It is generally believed that Q-Whitehall’s tunnels were designed for carrying communications cables, although it is speculated that, when expanded, they were widened to provide underground access between government departments.
Documents relating to the extension are due to be declassified in 2026.
The original network runs from Trafalgar Square (where there is a connection with the Bakerloo line), past Craig’s Court (where there is a known service entrance) beneath Whitehall, and down to Horseferry Road.
It is believed Q-Whitehall is linked to other Cold-War era communications tunnels which sprawl beneath London.
Although details of this wider network remain sketchy, investigative journalist, Duncan Campbell managed to break into the system during December 1980 and, unhindered, explored the tunnels at leisure. Due to the distances involved, this required the aid of a bicycle.
An article detailing Duncan’s daring adventure- entitled Christmas with the Moles -was published in The New Statesman.
What lies beneath: Pear Tree House, Sydenham
Pear Tree House, which is near Crystal Palace on the corner of Hawke Road and Lunham Road, sits in the middle of the large Central Hill Estate and, at first glance, appears to be a regular 1960s apartment block.
Look at the flats from Hawke Road however, and you’ll see they are perched on top of a sturdy nuclear bunker.
The structure is built within a dip which is a remnant of a crater, created by a V2 rocket explosion in WWII.
During the Cold War, London was divided into a number of ‘Group Controls’, each of which was allocated a shelter.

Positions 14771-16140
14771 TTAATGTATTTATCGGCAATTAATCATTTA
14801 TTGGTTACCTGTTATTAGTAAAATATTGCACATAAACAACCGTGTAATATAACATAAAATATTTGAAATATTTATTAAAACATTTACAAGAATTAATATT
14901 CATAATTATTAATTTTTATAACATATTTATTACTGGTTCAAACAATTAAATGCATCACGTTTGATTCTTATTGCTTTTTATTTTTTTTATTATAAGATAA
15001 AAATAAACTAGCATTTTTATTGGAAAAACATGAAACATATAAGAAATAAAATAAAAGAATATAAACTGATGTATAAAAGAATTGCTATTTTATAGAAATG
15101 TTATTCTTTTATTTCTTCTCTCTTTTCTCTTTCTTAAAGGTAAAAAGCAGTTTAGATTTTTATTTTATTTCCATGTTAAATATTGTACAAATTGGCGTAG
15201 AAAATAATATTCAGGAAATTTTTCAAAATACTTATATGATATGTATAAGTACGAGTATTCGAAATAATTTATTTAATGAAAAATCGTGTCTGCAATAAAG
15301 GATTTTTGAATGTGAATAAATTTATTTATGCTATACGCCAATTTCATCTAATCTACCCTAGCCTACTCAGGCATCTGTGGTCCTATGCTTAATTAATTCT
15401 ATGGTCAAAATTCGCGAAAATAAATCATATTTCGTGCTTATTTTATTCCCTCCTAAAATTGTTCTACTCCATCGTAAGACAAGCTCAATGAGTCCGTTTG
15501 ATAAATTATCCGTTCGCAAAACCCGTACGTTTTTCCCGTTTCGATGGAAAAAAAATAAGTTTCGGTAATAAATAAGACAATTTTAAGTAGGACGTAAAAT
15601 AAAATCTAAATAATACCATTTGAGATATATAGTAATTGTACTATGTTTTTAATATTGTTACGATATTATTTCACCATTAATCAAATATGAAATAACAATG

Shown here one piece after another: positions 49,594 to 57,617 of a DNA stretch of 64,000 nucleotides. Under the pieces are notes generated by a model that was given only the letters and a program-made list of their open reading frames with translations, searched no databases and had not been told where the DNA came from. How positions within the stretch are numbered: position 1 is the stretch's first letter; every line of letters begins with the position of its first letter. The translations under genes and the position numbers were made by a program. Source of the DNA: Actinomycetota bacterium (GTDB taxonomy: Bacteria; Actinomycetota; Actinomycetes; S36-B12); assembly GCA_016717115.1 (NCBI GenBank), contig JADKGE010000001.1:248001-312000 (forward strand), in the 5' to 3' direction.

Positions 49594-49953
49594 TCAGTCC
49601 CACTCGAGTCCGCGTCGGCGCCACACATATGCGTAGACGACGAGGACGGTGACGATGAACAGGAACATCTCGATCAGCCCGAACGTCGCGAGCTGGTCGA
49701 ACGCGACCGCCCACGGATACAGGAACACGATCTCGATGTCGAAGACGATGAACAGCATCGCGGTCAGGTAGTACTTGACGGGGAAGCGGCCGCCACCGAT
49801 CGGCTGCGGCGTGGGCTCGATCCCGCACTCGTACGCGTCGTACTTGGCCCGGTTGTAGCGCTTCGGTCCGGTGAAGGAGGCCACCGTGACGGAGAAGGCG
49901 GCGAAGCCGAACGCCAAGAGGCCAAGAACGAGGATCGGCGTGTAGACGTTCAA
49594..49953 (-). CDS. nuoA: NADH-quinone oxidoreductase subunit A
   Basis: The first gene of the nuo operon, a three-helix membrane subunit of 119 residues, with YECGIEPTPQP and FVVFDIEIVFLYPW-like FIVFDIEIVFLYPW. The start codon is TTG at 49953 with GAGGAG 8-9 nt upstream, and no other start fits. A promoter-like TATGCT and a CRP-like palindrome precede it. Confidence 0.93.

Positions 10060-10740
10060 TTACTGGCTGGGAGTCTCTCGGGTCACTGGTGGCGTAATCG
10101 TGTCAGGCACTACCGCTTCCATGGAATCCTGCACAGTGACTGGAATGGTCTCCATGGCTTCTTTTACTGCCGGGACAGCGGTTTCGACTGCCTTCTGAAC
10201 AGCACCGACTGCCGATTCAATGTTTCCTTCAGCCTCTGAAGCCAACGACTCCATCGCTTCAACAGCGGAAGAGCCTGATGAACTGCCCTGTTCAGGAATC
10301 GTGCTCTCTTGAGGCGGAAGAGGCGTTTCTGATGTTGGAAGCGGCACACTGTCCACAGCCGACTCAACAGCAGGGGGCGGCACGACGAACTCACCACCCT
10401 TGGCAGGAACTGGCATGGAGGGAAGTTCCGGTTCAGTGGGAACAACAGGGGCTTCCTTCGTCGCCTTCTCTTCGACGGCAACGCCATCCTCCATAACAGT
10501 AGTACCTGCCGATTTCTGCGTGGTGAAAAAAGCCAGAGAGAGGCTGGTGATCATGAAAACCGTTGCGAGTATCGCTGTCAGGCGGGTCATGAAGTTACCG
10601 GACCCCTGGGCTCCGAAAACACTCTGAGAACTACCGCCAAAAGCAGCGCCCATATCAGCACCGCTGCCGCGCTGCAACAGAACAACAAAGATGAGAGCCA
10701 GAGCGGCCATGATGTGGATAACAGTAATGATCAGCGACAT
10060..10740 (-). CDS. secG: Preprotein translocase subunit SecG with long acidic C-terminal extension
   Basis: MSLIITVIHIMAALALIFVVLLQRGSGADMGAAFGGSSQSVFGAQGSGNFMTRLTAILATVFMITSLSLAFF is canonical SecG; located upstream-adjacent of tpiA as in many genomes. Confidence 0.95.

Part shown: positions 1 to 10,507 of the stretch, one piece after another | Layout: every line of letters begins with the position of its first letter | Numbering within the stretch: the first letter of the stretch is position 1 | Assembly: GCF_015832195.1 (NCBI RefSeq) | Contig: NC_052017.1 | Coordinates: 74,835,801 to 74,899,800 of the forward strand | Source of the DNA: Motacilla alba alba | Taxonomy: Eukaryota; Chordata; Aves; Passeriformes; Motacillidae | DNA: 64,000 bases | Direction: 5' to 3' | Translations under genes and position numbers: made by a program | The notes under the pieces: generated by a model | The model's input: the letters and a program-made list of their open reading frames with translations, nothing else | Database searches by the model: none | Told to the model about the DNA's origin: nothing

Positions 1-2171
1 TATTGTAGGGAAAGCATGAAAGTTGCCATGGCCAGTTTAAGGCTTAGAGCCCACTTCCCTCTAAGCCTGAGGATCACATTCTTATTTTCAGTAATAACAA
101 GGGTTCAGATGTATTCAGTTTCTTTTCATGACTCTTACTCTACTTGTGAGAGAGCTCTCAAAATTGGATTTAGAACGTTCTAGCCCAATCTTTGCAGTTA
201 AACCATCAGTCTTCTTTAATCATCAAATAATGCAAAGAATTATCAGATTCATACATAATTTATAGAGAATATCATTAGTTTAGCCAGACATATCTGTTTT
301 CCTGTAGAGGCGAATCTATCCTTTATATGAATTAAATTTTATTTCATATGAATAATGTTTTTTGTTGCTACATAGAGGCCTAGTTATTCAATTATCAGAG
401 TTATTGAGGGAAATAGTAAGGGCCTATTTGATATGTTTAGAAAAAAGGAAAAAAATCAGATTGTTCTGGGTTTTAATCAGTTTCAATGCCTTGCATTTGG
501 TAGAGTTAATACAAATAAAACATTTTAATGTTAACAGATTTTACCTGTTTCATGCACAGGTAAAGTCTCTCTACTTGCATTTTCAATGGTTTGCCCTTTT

In the event of war, these centres would have governed their respective areas, most likely under the guidance of the authorities at Kelvedon Hatch (see above).
These Group Controls were North East (run from Northumberland Avenue, Wanstead), North West (Beatrice Road, Southall), South West (Church Hill Road, Cheam) and South East- which would have come under the jurisdiction of the Pear Tree House centre.
Naturally the bunker was reserved for civil servants only; the residents in the homes above would’ve been left to fend for themselves. It’s not surprising therefore that, in the early 1980s, this cruel juxtaposition encouraged a number of CND protests to picket the site.
Cold War Bunkers: Down at the Old Bull & Bush, Hampstead Way
In 1903 tunnelling commenced on a new Northern Line station called ‘North End’ (also known as ‘Bull and Bush’ after a nearby pub which famously features in the Cockney music hall song, Down at the Old Bull and Bush).